What’s new?
Former Melbourne Storm strike weapon Suliasi Vunivalu, due to return in early rounds from hamstring complaints, looms as the difference between Queensland knocking over more Kiwis than the Chiefs. He was a dominant force in league, an all-running athlete and acrobat. Queensland – Australia – is hanging out to see him play.

Suliasi Vunivalu

Suliasi Vunivalu (Photo by Joe Allison/Getty Images)

Star on the rise
Michael Lynagh’s young bloke Tom (Louis is the Lynagh in England with Harlequins) looks the spit of his dad and impressed Reds captain Liam Wright in a trial by playing a “commanding the role at 10”.

“He put his body on the line and played some smart footy,” Wright told The Sydney Morning Herald.

Jock Campbell can also play 10 (and wing and fullback) while Lawson Creighton is among the playmaking options.

Who’s under the pump?
Anyone who doesn’t jump when Thorn says. And whoever’s tending to Vunivalu’s thighs.

We’re excited to announce the launch of The Roar Rugby Podcast co-hosted by our experts Brett McKay and Harry Jones and featuring some special guests. You can check out the trailer below and the guys will be back for a full Super Rugby preview on Wednesday.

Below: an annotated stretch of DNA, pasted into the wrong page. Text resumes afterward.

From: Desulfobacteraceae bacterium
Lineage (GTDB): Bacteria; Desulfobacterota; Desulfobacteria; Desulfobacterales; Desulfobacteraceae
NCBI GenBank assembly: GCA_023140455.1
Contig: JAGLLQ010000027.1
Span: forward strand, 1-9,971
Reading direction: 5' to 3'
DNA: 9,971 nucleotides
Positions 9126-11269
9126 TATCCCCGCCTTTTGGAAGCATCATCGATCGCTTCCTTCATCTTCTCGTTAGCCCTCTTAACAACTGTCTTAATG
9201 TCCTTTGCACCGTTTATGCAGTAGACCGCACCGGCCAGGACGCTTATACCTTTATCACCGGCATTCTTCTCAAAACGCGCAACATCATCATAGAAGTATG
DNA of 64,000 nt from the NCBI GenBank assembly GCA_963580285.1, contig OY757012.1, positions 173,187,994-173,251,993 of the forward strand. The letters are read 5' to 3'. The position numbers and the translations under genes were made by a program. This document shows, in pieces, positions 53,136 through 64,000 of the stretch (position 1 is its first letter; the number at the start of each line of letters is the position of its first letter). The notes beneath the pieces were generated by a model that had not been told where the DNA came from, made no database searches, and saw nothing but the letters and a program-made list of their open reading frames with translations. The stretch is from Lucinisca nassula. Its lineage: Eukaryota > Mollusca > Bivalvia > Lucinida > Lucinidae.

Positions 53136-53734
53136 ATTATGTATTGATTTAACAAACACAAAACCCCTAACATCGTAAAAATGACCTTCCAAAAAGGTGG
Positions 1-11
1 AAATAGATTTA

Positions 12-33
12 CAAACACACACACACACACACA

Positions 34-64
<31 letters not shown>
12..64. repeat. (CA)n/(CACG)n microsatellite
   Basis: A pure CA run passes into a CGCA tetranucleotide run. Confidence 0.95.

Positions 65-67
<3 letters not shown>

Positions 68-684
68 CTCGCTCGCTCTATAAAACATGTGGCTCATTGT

Best-case scenario
They win the Super 12.

Not joking. For consider:

There are Wallabies in 9, 10, 12, 13 – Tate McDermott, James O’Connor, Hunter Paisami, Jordan Petaia.

Strike on the wings – Vunivalu, Campbell, Filipo Daugunu.

Wallabies in the back five – Wright, Harry Wilson, Lukhan Salakaia-Loto.

Hooker Alex Mafi was the leading try-scorer in the Super Rugby AU competition with six (equal with a fullback, Tom Banks of the Brumbies). Richie Asiata, 25, was forged under Thorn at Queensland Country.

And there’s a tighthead prop, Taniela Tupou, who can do things a tighthead prop should not be able to do.

And around all those guys is a coterie of big lumps in their early 20s being forged in the furnace of Field Marshal Thorn.

They won’t lose because they aren’t fit.

In 2021 the Reds beat the Brumbies three times, including the final, when O’Connor scored the match-winner four minutes into injury time. They also won 40-38 in a rip-snorter in Canberra.

They also flogged the Waratahs twice, which always pleases Queenslanders.

Worst-case scenario
Lose to the Waratahs.

Round 1 predicted starting team

15. Jock Campbell
14. Ilaisa Droasese
13. Jordan Petaia
12. Hunter Paisami
11. Filipo Daugunu
10. James O’Connor
9. Tate McDermott
8. Harry Wilson
7. Liam Wright
6. Angus Scott-Young
5. Lukhan Salakaia-Loto
4. Ryan Smith
3. Taniela Tupou
2. Alex Mafi
1. Feao Fotuaika

Richie Asiata, George Blake, Angus Blyth, Lopeti Faifua, Harry Hoopert, Fraser McReight, Josh Nasser, Zane Nonggorr, Tuaina Taii Tualima, Seru Uru, Dane Zander, Lawson Creighton, Josh Flook, Mac Grealy, Isaac Henry, Spencer Jeans, Tom Lynagh, Hamish Stewart, Kalani Thomas, Suliasi Vunivalu